Public Health England and NHS prepare for unpredictable flu season

At-risk audiences urged to take up free flu vaccination.

PHE's national seasonal flu campaign launches from today, encouraging uptake of the influenza (flu) vaccine among the most at-risk groups.

Each winter hundreds of thousands of people see their GP and tens of thousands are hospitalised because of flu. Last winter, PHE received reports of 904 people admitted to intensive care or high dependency units with laboratory confirmed flu and, of them, 11% (98 people) died. [i]

This does not account for the many deaths where flu is not recognised or reported -estimates of the annual number of deaths attributable to flu range from four to 14,000[ii] per year, with an average of around 8,000 per year.

For most healthy people, flu is an unpleasant but usually self-limiting disease with recovery taking up to a week. However, older people, the very young, pregnant women and those with a health condition, particularly chronic respiratory conditions such as asthma, diabetes or heart disease, or those with a weakened immune system are at particular risk from the more serious effects of flu.

People with flu are approximately 11 times more likely to die if they have an underlying health condition than if they don't. [iii] Despite this, only 52% of people aged six months to 65 years living with an underlying condition putting them at risk of severe infection took up the offer of the free flu vaccine during 2013/14.

Pregnant women are encouraged not to put off the free flu vaccination this winter. Pregnancy naturally weakens the body's immune system and as a result, increases the risk of a mother and unborn baby becoming seriously ill from flu.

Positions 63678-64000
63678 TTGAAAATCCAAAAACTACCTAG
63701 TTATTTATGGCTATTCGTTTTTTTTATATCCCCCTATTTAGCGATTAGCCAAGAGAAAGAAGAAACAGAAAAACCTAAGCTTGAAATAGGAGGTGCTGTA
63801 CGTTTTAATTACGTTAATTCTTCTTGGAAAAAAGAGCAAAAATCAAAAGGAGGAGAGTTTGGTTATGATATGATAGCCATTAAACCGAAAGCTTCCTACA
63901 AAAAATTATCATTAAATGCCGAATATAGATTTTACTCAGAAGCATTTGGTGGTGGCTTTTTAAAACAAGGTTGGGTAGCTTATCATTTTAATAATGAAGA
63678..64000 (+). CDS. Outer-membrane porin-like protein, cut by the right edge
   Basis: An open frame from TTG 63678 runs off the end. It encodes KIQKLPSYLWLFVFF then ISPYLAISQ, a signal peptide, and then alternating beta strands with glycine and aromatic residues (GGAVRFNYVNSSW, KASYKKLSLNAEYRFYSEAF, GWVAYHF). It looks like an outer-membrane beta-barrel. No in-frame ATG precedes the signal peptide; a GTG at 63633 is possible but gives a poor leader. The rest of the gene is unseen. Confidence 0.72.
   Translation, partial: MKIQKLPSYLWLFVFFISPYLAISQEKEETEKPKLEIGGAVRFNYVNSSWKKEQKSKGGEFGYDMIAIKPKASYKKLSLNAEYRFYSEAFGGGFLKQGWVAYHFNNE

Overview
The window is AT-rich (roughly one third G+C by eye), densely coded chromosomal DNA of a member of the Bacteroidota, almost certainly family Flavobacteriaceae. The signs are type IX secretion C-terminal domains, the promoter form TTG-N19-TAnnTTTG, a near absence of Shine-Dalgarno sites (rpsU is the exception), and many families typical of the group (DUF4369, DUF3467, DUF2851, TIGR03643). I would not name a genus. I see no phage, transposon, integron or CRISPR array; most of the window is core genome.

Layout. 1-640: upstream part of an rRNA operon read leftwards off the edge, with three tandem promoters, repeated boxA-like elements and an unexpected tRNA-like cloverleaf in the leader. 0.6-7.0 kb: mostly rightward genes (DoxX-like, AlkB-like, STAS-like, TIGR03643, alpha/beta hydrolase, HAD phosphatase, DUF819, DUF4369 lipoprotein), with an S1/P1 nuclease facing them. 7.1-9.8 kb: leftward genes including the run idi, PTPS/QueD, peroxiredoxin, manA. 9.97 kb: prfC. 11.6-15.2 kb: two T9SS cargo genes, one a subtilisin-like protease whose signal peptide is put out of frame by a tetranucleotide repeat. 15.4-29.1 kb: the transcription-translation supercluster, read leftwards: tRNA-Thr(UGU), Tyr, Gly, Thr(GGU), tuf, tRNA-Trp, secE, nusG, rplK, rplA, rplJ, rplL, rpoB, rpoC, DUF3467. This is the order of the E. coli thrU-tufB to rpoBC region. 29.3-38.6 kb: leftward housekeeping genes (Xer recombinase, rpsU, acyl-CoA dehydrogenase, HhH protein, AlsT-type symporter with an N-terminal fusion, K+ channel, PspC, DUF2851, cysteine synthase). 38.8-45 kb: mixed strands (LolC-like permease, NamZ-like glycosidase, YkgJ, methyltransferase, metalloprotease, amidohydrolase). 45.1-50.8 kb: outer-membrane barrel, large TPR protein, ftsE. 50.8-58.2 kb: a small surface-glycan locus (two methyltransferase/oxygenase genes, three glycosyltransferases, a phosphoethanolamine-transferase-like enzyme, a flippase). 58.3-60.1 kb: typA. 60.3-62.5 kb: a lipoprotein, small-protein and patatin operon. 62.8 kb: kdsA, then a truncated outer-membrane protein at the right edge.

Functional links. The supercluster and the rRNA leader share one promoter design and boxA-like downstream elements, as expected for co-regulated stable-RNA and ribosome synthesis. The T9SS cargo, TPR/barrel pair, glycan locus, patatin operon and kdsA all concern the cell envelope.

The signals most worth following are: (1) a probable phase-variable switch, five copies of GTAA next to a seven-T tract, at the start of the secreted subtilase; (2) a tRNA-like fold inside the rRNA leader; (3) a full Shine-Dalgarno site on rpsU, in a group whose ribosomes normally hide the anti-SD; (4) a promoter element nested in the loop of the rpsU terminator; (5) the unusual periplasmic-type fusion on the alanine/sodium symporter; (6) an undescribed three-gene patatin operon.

Since 2013, two and three-year-olds have been eligible for flu vaccination with a newly available nasal spray and this year the spray is also being offered to four year olds. However, nearly half (48%) of mums are not aware of this quick, effective and painless way to protect children from flu[iv] with uptake only around 40% in two- and three- year-olds in 2013/14.

Last year's flu season was less severe than some we have seen but flu is an unpredictable virus and it is impossible to predict the impact of the disease and how many serious cases there might be as new strains might circulate each year with varying intensity. This reinforces the need for annual flu vaccination among these key groups - including those aged 65 and over who have historically good uptake rates at around 75%.

Professor Dame Sally Davies, Chief Medical Officer, said: "Flu is a really unpleasant illness, particularly for our most vulnerable patients and it is essential that people take steps to protect themselves during the winter months. I would urge those who are offered the free flu vaccination to visit their GP early in the flu season. I also urge all health care workers to make they are vaccinated to protect themselves, their patients and their families".


[i] Surveillance of influenza and other respiratory viruses in the UK: Winter 2013 to 2014 report. Page 13.

[ii] Green et al (2013). Mortality Attributable to Influenza in England and Wales Prior to, during and after the 2009 Pandemic. PLoS ONE 8(12): e79360. doi:10.1371/journal.pone.0079360

[iii] Surveillance of influenza and other respiratory viruses in the UK. Winter 2010 to 2011 report. Page 50, table 9

[iv] TNS Seasonal Flu survey (pre) - Mums of 2-4 year olds

Watch Dr Sarah Jarvis' video about flu and the flu vaccine.


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